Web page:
When he seems comfortable with you touching his paw in different ways, you can bring out the nail clippers. Whichever type of clipper or Dremel that you choose, show it to your pet and allow him to sniff it. When he's finished, just move the pet clipper or Dremel around near his toenails and touch the end of his nails with the device.
By now your dog should be used to you touching his paws and comfortable with the trimming device that you've chosen. Congratulations! You're done with the hard part!
RELATED: 6 Tips for Cutting Your Dog's Nails
3. How to cut dog's nails safely and quick
My first piece of advice is don't be nervous. If you're nervous, your dog will sense that, and it will make him nervous too.
Just relax and understand that if you trim your dog's nails too closely you may cause him a bit of pain. It's not great, but certainly not the worst thing in the world. Your dog will forgive you. In fact, he probably won't be mad at you at all.
Start out by holding your dog's paw firmly and separating the toe that you'll be working with. If using a Dremel, turn it on and press it gently against the tip of your dog's nail. Shave off the tip until the nail is flat.
If you chose to use dog clippers, whether traditional clippers or guillotine style pet clippers, it's a bit more complicated. If your dog has white or light-colored nails, you should be able to easily see through to the quick. Clip off the end of the nail the sticks out past the end of the quick.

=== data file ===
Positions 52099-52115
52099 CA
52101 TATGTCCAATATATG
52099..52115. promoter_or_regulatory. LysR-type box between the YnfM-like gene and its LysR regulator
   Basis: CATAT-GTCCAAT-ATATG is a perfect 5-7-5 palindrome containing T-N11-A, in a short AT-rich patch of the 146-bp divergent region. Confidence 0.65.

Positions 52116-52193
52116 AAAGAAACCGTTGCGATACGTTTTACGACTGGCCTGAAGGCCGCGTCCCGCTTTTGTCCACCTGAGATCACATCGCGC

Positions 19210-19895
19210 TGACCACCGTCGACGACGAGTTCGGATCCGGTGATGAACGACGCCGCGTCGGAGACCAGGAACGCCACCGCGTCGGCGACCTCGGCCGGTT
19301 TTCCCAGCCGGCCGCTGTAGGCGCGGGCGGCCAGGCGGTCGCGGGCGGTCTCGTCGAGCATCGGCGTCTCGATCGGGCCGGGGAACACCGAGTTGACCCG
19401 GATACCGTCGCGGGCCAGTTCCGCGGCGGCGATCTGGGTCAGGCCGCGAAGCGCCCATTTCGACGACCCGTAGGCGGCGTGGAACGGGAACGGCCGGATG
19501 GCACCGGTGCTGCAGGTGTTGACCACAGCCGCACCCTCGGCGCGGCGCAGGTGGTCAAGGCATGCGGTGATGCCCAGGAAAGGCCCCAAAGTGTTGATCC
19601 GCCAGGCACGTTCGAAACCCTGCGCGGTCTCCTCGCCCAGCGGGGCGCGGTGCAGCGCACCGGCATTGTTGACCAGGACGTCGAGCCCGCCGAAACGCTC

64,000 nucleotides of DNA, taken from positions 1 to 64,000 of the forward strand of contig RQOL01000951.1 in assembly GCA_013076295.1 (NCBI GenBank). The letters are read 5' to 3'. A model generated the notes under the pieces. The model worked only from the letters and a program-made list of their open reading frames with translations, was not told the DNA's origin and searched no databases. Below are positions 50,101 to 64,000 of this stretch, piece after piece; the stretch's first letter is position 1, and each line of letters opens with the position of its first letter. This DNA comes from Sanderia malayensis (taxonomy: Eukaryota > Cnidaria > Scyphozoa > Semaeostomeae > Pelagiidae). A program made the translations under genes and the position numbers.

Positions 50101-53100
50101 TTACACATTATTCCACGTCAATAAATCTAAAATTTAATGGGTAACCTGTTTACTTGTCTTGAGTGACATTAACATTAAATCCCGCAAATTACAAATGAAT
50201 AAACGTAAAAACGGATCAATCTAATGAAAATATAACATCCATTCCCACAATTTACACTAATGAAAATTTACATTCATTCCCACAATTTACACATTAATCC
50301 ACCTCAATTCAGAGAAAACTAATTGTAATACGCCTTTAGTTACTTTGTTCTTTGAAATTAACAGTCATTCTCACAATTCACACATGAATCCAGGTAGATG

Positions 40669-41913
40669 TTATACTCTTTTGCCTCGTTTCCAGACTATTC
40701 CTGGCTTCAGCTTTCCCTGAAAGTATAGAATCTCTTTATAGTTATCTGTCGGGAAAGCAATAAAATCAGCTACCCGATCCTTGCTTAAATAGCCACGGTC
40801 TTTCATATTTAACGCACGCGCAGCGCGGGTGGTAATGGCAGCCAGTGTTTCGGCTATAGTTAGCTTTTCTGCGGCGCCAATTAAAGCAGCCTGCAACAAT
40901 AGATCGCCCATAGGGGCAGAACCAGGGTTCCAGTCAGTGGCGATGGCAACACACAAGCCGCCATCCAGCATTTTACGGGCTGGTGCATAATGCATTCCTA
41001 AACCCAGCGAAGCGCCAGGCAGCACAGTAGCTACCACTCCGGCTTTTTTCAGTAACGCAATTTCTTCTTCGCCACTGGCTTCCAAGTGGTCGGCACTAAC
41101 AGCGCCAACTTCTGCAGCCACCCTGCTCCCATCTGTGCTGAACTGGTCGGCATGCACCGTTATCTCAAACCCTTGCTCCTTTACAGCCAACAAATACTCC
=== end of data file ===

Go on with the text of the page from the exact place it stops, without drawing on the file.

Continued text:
If your dog has dark nails and you can't see the quick, I recommend just taking off the pointed end of the nail for now. As you continue to clip your dog's nails on a regular basis, the quick will recede. If you clip just the tip now, you can cut your pet's nails again in 5-7 days and take off just a bit more. Continue with this pattern until the nails are short enough.
So how short should your dog's nails be?
In terms of length, a good rule of thumb is this: when your dog walks on hard surfaces, you should not be able to hear his nails clicking.
If you still hear clicking after you've trimmed your pet's nails, just wait about a week and cut a little more off the end of each nail. As the quick recedes you'll be able to continue cutting his nails shorter and shorter.
It may take time, but you'll get there. This is particularly important to remember if you have adopted an adult dog that hasn't had their nails cut regularly in the past.
Further reading on grooming your dogs that you may find useful:
- Important Safety Tips for Dog Grooming At Home
- Dog Grooming Supplies 101: The Ultimate Buyers’ Guide
- 7 Best Dog Grooming Blogs
- Interview on How To Choose Dog Grooming Products
4. Additional tips on clipping your dog's nails
In my video above, you'll hear me mention styptic powder. This is a common product used by vets and professional groomers. It helps to clot the blood if you clip the quick of your pet's nail. You'll also hear me talk about the home remedies that I use.
I typically use corn starch, because I have it right in my kitchen cupboard and don't have to buy any additional products. Corn starch works great to stop the bleeding and so does flour. Any of these products will be fine, just make sure to have something on hand in the event that you nick the quick.
It may also help to have a second person assist you in the beginning.
Having assistance will make things easier for you and your dog. If you are too nervous or don't trust yourself to properly know how to cut dog's nails, contact your local groomer or speak with your vet. They may be available to help and walk you through the process until you're comfortable enough to do it on your own.